We utilized 12 month-old male Sprague-Dawley rats according to procedures approved by the University of Iowa Animal Care and Use Committee in accordance with regulations of the NIH Animal Welfare Act Guide for the Care and Use of Laboratory Animals. These animals were used in a previous study that compared the effects of two heart rate lowering drugs, ivabradine and atenolol, on the coronary vasculature and circulation, growth factors and ventricular function (Christensen et al., 2009). In that study, rats were treated for 1, 2, and 4 weeks with the HR reducing drugs started 1 day following the induction of myocardial infarction by permanent ligation of the left anterior descending coronary artery. Data from these two groups were compared to an untreated group with myocardial infarction. The data in this study are based on archival histological sections from the previous study.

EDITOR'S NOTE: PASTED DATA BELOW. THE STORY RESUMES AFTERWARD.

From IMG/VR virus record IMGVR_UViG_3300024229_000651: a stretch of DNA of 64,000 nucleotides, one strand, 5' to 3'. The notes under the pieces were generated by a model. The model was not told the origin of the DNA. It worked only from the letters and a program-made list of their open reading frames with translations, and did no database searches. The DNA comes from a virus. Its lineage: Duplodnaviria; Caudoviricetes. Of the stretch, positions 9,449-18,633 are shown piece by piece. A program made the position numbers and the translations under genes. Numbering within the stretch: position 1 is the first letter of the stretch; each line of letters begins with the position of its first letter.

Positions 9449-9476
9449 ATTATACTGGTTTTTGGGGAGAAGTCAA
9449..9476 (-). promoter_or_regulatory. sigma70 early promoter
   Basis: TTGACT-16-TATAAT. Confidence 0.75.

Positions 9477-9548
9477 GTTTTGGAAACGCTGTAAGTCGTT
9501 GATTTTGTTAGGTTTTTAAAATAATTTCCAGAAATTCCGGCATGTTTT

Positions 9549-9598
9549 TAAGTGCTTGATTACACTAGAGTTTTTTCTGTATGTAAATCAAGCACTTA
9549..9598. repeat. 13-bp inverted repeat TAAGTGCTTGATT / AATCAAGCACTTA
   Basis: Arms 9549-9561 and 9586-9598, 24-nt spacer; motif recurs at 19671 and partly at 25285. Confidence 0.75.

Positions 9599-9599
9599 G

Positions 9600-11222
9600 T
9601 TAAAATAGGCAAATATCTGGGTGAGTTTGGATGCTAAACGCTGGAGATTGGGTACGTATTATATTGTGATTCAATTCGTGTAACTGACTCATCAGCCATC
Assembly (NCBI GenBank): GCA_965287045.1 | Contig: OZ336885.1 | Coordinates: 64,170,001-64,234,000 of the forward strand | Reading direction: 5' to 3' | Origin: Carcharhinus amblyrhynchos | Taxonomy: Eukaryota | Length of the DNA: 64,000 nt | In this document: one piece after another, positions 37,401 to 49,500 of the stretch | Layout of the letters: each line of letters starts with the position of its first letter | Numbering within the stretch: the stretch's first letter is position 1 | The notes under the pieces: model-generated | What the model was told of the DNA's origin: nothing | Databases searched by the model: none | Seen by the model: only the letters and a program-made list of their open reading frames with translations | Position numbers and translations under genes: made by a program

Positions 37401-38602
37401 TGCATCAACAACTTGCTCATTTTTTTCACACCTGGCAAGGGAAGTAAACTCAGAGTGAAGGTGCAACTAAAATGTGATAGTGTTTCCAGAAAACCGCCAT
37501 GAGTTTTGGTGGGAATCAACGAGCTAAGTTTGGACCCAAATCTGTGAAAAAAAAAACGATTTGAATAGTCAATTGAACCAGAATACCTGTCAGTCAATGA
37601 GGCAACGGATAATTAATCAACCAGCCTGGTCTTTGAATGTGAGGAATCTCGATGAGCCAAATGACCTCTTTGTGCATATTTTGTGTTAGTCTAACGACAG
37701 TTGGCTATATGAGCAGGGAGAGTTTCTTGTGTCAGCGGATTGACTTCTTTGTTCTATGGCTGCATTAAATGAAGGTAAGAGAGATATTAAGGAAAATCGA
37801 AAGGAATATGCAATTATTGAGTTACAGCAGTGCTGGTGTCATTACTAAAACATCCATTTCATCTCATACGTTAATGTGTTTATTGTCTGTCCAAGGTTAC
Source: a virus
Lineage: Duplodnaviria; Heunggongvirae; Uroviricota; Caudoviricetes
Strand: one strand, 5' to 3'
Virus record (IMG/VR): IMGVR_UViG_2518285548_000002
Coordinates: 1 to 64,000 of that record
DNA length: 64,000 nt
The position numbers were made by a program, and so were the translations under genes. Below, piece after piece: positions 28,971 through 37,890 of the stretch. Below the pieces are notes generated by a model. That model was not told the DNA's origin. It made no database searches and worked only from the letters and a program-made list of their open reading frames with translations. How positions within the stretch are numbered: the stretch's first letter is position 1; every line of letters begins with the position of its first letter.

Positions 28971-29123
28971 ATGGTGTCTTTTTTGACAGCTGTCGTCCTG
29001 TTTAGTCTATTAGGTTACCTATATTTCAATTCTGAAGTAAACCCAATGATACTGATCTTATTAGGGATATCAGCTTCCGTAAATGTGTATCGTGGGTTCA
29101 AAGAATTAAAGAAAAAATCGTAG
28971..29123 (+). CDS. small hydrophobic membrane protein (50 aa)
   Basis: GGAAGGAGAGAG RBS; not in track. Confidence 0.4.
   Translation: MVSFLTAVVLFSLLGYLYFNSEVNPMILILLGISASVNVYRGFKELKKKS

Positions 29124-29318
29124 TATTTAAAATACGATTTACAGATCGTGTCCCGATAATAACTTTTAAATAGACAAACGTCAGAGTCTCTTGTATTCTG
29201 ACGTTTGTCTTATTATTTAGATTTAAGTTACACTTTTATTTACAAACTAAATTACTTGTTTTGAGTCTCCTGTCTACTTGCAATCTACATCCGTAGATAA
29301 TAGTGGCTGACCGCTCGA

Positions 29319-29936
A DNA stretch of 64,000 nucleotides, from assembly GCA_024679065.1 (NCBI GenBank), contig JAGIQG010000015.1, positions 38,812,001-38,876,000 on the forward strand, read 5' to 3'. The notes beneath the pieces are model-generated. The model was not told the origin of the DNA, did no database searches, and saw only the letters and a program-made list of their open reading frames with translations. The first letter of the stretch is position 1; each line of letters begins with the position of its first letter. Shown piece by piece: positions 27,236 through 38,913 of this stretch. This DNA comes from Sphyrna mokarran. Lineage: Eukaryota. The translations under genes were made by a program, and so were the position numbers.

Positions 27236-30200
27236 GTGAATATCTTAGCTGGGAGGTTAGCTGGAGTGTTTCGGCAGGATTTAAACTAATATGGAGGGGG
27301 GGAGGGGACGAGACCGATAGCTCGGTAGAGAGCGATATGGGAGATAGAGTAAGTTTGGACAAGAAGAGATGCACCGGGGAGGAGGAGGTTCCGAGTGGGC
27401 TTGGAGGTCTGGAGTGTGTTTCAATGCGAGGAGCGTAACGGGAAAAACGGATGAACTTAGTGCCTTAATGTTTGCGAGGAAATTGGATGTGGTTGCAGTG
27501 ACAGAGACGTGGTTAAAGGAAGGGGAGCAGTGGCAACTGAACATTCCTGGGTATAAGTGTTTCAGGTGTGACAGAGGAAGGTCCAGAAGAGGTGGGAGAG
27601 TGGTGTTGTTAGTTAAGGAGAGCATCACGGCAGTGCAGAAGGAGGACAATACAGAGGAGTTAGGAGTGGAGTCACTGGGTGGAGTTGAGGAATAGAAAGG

Tissue Preparation and Morphometry